Efficient mining for structurally diverse subgraph patterns in large molecular databases
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We present a new approach to large-scale graph mining based on so-called backbone refinement classes. The method efficiently mines tree-shaped subgraph descriptors under minimum frequency and significance constraints, using classes of fragments to reduce feature set size and running times. The classes are defined in terms of fragments sharing a common backbone. The method is able to optimize structural inter-feature entropy as opposed to purely occurrence-based criteria, which is characteristic for open or closed fragment mining. We first give an intuitive explanation why backbone refinement class features lead to a set of relevant features that are suitable for classification, in particular in the area of structure-activity relationships (SARs). We then show that backbone refinement classes yield a high compression in the search space of rooted perfect binary trees. We conduct several experiments to evaluate our theoretical insights in practice: A visualization suggests low co-occurrence and high entropy of backbone refinement class features. By comparison to a class of patterns sampled from the maximal patterns previously introduced by Al Hasan et al., we find a favorable tradeoff between the structural similarity and the resources needed to compute the descriptors. Cross-validation shows that classification accuracy is similar to the complete set of trees but significantly better than that of open trees, while feature set size is reduced by >90% and >30% compared to complete tree mining and open tree mining, respectively. Furthermore, compared to open or closed pattern mining, a large part of the search space can be pruned due to an improved statistical constraint (dynamic upper bound adjustment). This is confirmed experimentally by running times reduced by more than 60% compared to ordinary (static) upper bound pruning. The application of our method to the largest datasets that have been used in correlated graph mining so far indicates robustness against the minimum frequency parameter, and a cross-validation run on this data confirms that the novel descriptors render large training sets feasible, which previously might have been intractable.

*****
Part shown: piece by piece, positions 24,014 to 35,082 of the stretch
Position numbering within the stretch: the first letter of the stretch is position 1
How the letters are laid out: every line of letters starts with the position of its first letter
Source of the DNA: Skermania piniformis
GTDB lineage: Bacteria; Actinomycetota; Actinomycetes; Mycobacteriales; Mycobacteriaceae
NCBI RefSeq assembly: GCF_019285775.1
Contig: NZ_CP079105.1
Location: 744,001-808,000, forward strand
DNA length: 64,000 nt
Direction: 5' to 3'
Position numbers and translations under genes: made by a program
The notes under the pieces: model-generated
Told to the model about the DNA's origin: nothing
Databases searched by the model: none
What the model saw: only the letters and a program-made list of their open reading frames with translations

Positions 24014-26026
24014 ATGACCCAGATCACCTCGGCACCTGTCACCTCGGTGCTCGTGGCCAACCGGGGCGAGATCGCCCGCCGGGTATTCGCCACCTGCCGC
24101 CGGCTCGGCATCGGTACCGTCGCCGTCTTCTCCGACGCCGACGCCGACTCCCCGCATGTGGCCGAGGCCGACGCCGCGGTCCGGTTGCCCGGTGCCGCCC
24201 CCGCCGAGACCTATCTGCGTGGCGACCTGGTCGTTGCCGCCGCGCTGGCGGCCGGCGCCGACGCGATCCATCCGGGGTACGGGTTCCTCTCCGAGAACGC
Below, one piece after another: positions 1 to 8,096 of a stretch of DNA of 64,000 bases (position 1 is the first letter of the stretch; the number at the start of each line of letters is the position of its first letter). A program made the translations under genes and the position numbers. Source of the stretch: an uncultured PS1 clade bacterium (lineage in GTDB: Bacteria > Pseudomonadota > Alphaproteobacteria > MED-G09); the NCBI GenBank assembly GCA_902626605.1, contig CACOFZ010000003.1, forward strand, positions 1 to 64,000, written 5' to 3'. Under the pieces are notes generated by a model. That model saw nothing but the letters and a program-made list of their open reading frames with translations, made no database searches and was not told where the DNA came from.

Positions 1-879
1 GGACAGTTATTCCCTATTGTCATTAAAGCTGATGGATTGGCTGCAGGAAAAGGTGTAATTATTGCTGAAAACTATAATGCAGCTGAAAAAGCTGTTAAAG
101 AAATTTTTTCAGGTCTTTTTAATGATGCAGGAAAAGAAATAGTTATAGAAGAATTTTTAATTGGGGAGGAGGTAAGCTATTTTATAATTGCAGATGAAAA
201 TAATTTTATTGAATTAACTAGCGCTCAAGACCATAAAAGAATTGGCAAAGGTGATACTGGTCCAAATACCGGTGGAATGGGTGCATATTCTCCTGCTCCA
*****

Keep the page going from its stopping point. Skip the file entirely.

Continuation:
A C++ implementation of the mining algorithm is available at http://www.maunz.de/libfminer-doc. Animated figures, links to datasets, and further resources are available at http://www.maunz.de/mlj-res.